V-Day Special: A Dose of Romantic Realism

#GetLit, Love, Soul + Spirit, Sunday Spotlight

No matter what you call it, February 14 is always either welcomed or dreaded every time it comes around. I mean, we can choose not to honor it at all and celebrate these other things instead: One Billion Rising (a global campaign to end violence against women), Singles Awareness Day (the anti-Valentine’s) or my personal favorite, doubling up on self-love.

But what’s up with this Hallmark-manufactured holiday that has pervaded our culture so predominantly? Is it just a perk of capitalism or is it really an honest-to-goodness celebration of love beyond the flowers, chocolates and fancy dinners?

Like it or not, there’s something about Valentine’s Day that induces a wellspring of well-meaning and well-intentioned actions. I went to my local grocery store last night to pick up a bunch of ingredients for a recipe and lo and behold — a section of the store was filled with red balloons, ornate flower arrangements and a queue of men/dads/uncles with something in hand. More than the material expressions of love, I think there’s actually more to the holiday than gifts or anything else. And it dawned on me: what it comes down to is a primal need for intimate and authentic connections with the people around us.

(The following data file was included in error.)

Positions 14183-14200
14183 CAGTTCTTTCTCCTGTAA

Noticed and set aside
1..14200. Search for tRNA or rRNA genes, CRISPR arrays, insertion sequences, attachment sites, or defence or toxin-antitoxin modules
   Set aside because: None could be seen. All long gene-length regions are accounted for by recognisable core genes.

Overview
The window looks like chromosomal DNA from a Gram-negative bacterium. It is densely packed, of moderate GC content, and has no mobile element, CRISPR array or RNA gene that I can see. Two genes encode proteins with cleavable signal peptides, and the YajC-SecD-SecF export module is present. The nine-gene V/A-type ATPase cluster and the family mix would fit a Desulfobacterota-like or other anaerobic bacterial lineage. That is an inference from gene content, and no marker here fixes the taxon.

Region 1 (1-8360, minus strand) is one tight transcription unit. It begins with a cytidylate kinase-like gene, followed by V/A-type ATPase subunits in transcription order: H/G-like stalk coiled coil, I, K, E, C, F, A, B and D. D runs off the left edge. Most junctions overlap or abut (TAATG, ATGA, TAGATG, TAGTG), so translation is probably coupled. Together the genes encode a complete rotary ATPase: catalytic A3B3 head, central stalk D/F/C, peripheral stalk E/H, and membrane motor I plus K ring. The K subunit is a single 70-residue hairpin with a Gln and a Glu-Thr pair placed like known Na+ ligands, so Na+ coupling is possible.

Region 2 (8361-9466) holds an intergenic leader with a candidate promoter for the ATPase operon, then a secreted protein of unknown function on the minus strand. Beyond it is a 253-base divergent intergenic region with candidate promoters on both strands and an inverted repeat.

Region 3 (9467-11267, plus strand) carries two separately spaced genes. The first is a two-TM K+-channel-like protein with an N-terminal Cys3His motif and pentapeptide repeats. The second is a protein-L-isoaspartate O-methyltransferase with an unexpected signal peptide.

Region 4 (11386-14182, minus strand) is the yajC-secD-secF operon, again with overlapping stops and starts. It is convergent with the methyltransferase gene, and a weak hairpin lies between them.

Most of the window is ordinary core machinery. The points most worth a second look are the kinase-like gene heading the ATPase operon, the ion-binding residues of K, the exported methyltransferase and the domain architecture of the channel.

It is in our human nature after all, to want and need these connections. I guess what conflates how we view and experience intimate relationships is the notion of romance. I’ve been thinking a lot about this since I read Alain de Botton’s The Course of Love (check out my 2-part book review here!), a fictional story about a couple and their relationship interjected with philosophical and psychological musings on love. When The Sorrows of Love book was published by The School of Life (also founded by de Botton), I knew instantly that it was something I wanted to highlight:

Love has, quite unfairly, come to be associated with being happy. However, it is also one of the most reliable routes to misery.

We tend to treat our sadness individually, as if it were unique and shameful. But, as this book explains, there are some solid reasons why love should be highly sorrowful at times. The good news is that, by understanding our romantic troubles and griefs, seeing them in their proper context and appreciating their prevalence, we will cease to feel so alone and so cursed.

This essay is not a study in despair; it is a guide to a more consoling, humane, and in its own way, joyful perspective on the complexities of love.

So what’s Romantic Realism and why do we need it? Here’s a gist of the book in photos:

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And in the spirit of this day — I’m giving away three digital copies of the book! Sign up for the blog by sending an email to hello@libromance.com or filling out the form below:

No matter what you do thought, make sure this day is yours and spend it the way you see fit, honoring what feels true and authentic to you.

From my bookish heart to yours,
Pia xx

What You Know, What You Don’t: A Story of Marriage by Lauren Groff

Book Reviews, Fiction, Love

“Paradox of marriage: you can never know someone entirely;
you do know someone entirely.”

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Trust Green Apple, a local bookstore which has been my go-to for a decade now, to hand you the next best read just when you needed it. Right there on the corner of a long table of bargain books was Lauren Groff’s Fates and Furies (Amazon | Indiebound) at $7.95. Of course I had to get it.